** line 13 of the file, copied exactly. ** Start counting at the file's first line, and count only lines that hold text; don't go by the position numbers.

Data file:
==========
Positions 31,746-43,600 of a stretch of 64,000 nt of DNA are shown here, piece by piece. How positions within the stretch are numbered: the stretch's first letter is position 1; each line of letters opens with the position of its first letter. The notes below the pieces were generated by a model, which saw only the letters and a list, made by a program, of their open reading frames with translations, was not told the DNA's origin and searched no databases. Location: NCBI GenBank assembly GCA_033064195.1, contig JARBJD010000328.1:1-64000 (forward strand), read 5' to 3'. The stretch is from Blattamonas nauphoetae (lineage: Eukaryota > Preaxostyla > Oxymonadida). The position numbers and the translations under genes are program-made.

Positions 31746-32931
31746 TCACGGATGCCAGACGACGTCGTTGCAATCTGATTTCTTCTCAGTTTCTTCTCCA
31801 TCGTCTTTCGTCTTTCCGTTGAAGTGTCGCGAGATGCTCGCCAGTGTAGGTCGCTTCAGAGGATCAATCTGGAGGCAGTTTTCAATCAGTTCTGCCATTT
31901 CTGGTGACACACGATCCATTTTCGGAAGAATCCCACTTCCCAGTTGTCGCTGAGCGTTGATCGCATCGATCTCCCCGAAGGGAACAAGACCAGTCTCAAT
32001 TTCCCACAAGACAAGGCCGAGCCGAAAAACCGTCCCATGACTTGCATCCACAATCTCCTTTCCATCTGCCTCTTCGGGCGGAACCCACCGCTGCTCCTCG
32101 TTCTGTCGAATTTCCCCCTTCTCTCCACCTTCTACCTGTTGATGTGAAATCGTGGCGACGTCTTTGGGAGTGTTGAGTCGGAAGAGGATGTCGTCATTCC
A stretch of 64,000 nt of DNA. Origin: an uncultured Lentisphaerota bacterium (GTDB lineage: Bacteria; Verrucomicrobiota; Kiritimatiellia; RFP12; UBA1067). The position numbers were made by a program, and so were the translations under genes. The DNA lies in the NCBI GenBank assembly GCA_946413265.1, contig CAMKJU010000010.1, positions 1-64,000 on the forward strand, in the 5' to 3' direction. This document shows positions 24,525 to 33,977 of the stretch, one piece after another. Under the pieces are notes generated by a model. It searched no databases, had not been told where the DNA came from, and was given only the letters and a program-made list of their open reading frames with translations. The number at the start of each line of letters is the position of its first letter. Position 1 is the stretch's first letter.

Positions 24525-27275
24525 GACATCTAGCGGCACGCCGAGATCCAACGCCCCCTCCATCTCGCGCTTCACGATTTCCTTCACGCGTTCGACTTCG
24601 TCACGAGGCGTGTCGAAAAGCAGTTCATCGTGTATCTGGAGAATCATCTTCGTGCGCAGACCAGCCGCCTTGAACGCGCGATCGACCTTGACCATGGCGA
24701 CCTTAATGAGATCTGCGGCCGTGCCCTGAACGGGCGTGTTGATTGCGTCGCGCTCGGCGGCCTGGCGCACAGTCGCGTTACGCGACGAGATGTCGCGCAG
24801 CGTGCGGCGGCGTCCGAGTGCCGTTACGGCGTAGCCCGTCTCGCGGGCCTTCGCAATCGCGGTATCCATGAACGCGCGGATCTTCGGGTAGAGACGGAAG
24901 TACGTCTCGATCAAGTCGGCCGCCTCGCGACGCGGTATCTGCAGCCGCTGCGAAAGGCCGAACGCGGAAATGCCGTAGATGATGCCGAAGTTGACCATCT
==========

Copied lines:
24801 CGTGCGGCGGCGTCCGAGTGCCGTTACGGCGTAGCCCGTCTCGCGGGCCTTCGCAATCGCGGTATCCATGAACGCGCGGATCTTCGGGTAGAGACGGAAG